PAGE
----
A recent study shows that Hamilton, Ont.’s Good Shepherd Youth Reconnect is helping to keep kids at risk of homelessness connected with families and their community, and off the streets. CNS photo/Beck Diefenbach, Reuters

Youth Reconnect report reveals positive change

By 
  • March 3, 2021

A recent report shows that the Good Shepherd’s Youth Reconnect (YR) program has reduced the number of at-risk Hamilton, Ont., youth accessing shelter and other emergency services.

Supporting Youth at Risk of Homelessness: An Evaluation of Hamilton’s Youth Reconnect Program — authored by Rachel Caplan, John Ecker, Jennifer Akerman and Meryl Borato — reveals that youth who accessed this Catholic social services’ program found the YR’s early intervention (shelter diversion) and mental health programs for youth and their family members was effective in keeping at-risk youth connected with their families and communities.

“The youth really appreciated the flexibility of the support they were offered,” said Ecker, the director of research and evaluation at the Canadian Observatory on Homelessness, also known as the Homeless Hub.

“The Youth Reconnect worker was pretty nimble and could meet them in the community and could even take them places like appointments. And they appreciated that the YR worker was just generally there for them when they reached out.”

The YR program, designed for young people (ages 13-24) at risk of or in the early stages of homelessness, endeavours to “help young people stay connected to their family, community and school” and “strengthen connections to natural supports in order to prevent and/or reduce the risk of homelessness.”

Semi-structured interviews were conducted with six youth, three YR workers and a focus group with nine Good Shepherd Centre program staff and leadership team members to provide researchers with the data and anecdotes for the report.

Data collection was completed in 2019, so the report reflects a landscape that existed before the COVID-19 pandemic. Good Shepherd’s YR program lost the capacity to connect youth to positive community programming like yoga and art classes because of pandemic restrictions. But YR has adapted with phone and video-conferencing support systems.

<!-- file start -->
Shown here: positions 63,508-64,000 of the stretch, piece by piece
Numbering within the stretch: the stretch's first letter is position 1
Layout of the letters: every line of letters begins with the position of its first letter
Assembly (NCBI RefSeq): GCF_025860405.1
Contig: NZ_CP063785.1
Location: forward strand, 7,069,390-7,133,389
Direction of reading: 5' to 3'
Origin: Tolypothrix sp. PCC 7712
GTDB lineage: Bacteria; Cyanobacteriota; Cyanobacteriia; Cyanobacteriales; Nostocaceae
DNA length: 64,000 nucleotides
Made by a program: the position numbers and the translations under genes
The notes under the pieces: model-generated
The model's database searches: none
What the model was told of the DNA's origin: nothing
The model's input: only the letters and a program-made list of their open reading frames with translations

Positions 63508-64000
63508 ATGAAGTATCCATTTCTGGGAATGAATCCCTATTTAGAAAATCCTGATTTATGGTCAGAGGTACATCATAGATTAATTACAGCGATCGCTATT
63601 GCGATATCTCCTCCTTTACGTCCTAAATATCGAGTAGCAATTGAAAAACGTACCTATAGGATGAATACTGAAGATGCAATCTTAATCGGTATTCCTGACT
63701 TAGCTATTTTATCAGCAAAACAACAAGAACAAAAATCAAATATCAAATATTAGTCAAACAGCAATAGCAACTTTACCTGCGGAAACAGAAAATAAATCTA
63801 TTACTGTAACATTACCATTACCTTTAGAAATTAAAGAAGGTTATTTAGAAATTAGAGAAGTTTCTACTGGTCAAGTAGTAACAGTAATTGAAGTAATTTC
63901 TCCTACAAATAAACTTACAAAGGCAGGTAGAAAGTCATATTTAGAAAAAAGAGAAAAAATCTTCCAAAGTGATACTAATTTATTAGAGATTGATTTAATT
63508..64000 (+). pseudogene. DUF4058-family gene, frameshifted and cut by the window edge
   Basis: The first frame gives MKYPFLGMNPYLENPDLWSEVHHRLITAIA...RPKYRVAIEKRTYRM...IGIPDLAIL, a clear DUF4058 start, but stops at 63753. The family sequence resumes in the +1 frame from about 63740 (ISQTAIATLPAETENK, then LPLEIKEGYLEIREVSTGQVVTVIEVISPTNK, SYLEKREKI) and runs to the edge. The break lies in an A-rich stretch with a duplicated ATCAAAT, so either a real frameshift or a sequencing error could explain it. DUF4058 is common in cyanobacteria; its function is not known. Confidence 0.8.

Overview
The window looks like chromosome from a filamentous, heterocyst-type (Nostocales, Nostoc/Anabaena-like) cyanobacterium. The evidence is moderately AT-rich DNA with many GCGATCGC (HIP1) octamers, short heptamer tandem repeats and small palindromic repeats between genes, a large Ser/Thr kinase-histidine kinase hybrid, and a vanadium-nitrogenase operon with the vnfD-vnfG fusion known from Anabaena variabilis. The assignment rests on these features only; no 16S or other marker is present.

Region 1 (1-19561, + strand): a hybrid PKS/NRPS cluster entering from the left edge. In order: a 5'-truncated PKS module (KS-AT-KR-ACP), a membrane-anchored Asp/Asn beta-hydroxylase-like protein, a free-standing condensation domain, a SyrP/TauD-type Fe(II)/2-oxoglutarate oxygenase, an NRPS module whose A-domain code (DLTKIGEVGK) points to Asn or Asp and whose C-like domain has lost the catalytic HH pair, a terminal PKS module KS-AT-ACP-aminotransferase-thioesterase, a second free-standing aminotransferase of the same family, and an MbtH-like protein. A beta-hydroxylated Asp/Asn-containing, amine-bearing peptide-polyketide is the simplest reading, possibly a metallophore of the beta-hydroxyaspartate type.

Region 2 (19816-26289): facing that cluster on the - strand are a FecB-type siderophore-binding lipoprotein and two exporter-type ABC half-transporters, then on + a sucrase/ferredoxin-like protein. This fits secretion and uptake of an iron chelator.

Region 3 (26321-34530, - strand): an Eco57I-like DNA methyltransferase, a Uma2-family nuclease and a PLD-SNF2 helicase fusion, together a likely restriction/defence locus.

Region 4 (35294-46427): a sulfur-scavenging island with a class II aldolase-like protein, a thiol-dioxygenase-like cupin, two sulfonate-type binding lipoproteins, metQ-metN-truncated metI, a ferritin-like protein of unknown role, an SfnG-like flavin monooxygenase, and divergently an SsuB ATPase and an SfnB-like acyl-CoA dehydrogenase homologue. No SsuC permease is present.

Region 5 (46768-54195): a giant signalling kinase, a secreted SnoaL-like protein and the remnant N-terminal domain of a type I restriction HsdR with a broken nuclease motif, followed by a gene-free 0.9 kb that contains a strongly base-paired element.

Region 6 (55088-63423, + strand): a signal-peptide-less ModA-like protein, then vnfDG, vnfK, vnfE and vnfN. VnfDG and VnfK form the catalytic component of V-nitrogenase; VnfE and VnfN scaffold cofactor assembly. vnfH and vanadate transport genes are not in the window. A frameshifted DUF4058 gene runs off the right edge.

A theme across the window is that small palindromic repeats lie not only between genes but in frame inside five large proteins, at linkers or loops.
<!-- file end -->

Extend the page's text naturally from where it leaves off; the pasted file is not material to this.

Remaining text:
The positive feedback stretches far beyond the six young people interviewed for the study. Jessica Ward, the manager of community-based programs at Good Shepherd Centre, says “278 of the 299 youth have reported an improvement in their living situation” since the advent of the YR program, according to internal data gathered by Good Shepherd.

“There is improved communication with family members, more positive time spent with family, young people being able to better work through conflicts and family members having a better understanding of young people’s identities and a big increase in school engagement — 290 of the 299 youth we work with have reported an increase in participation with school programs,” said Ward.

In terms of overall shelter occupancy at Good Shepherd Centre, Ward said “the shelter would be at or near full capacity before Youth Reconnect” and now the shelter operates at “about 40- to 60-per-cent capacity.”

Ward’s own direct observation of the program, confirmed by the findings of the Homeless Hub’s report, makes it clear that early intervention is a must. 

“The main thing is prevention has to happen. The earlier you can provide support to a young person, the better,” said Ward. “Sixteen is far too long to wait, which is the (service) age stipulated by a lot of youth-serving agencies, but it’s too late. We find that we can intervene at 13, but sometimes that’s even late.”

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